Is there a more vile, sickening creature than the tick?

I mean, mosquitoes also suck blood and carry disease, but they don’t latch on and just stay there. Mosquitoes are relatively polite — “Don’t mind me. Just getting a quick bite. Gone in a jiff.” — while ticks are like bad party guests who hang around drinking beers till 4 a.m., even though everyone else left at midnight. Plus, like bad party guests, if you’re not really careful and delicate about removing ticks, they’ll lose their heads and cause you all kinds of problems.

I pulled one off of my dog Barkley last Sunday (a tick, not a party guest) and I’m only now getting over it. And, yes, this is the point at which all of you outdoorsy types can begin laughing and thinking to yourself how this is no big deal: “Check out the kid from suburban Detroit. He’s scared of a silly little tick. He probably never shot cans off a fence with a BB gun when he was a kid. Or jumped into a swimming hole or trapped squirrels or nothing.”

And, yes, it’s true that I missed out on all of those Huck Finn American kid things. I wish I hadn’t, but I did; I was too busy collecting baseball cards and watching “Cartoon Express” on the USA Network. So I’m not used to outdoorsy problems like ticks.

I never actually had to pull a tick off of a dog before (or off of anything for that matter, myself included, thank God). Finding one on Barkley was a big, freakout-inducing kind of deal, man.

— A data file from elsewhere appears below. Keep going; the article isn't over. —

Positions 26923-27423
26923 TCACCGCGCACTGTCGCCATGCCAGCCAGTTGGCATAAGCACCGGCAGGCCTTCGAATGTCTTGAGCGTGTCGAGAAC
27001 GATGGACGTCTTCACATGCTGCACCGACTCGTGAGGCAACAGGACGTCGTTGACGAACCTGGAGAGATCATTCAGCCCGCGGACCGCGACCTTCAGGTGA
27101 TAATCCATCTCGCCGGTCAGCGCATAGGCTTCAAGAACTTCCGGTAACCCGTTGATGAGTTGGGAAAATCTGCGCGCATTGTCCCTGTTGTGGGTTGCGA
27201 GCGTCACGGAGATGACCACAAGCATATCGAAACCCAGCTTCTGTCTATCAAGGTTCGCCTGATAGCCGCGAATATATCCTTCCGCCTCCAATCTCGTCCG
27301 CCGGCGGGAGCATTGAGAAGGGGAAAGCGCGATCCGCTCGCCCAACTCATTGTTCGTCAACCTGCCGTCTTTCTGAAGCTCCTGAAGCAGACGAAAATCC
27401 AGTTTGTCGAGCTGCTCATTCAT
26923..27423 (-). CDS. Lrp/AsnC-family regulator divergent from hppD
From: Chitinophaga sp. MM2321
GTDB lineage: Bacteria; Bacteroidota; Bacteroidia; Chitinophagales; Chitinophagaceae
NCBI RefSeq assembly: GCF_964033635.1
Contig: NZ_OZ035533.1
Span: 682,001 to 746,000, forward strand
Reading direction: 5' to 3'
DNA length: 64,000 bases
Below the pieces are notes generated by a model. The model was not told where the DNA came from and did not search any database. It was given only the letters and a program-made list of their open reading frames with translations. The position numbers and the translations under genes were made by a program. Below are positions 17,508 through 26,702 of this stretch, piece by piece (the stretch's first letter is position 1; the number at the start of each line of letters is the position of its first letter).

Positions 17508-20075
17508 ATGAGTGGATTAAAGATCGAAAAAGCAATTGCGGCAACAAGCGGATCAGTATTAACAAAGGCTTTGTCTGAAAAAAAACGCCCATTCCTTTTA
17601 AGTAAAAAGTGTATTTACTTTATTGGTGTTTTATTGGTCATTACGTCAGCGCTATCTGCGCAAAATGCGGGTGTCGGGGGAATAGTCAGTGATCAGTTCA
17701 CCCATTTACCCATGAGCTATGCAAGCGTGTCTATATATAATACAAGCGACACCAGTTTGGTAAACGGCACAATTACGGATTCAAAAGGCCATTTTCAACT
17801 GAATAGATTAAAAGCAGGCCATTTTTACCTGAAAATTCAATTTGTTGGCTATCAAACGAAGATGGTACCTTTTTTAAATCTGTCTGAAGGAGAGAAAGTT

Because this is the 21st century, an era in which all information is readily available and nobody needs to actually know anything, I looked up “tick removal” on YouTube. The first thing the kindly tick removal experts on the video said is that if you rush the job or if you pull the wrong way, you can end up yanking the body off while leaving the tick’s head attached.

LEAVING THE TICK’S HEAD ATTACHED. Attached to your dog’s body. Presumably forever. Just a disembodied insect head, stuck in the skin for ever and ever. Maybe still alive? Who knows? The tick video people didn’t say. Maybe the head lives on. Maybe the spirit of the tick is stuck in limbo, a netherworld from which it occasionally reappears in the form of a headless apparition to torment both the living and the souls of the dead.

Again, no information from the tick video people on this possibility.

So, obviously, proper removal is important, or you risk a serious tick haunting. But Barkley did not know this. And, as a result of his ignorance on this point, he refused to stay still and cooperate. It took about 15 minutes, with an assist from my fiancee, Alana, before we were able to get a good, solid grip on that tick in a way that guaranteed complete removal.

It felt like one of those intentionally over-tense scenes on a TV medical drama, where doctors are rushing around saying things like, “We’re losing him!” and “He’s flatlining here!” and “Live, dammit! Live!”

And how did Barkley thank us? How did he express his gratitude for saving him from being devoured by this tick? From the possibility of canine lyme disease? From the very real potential of a tick’s head living on inside him until both he and the head descended into total madness?

He peed on the floor a little bit. But, whatever, at least he was tick-free again.

— The Indoorsman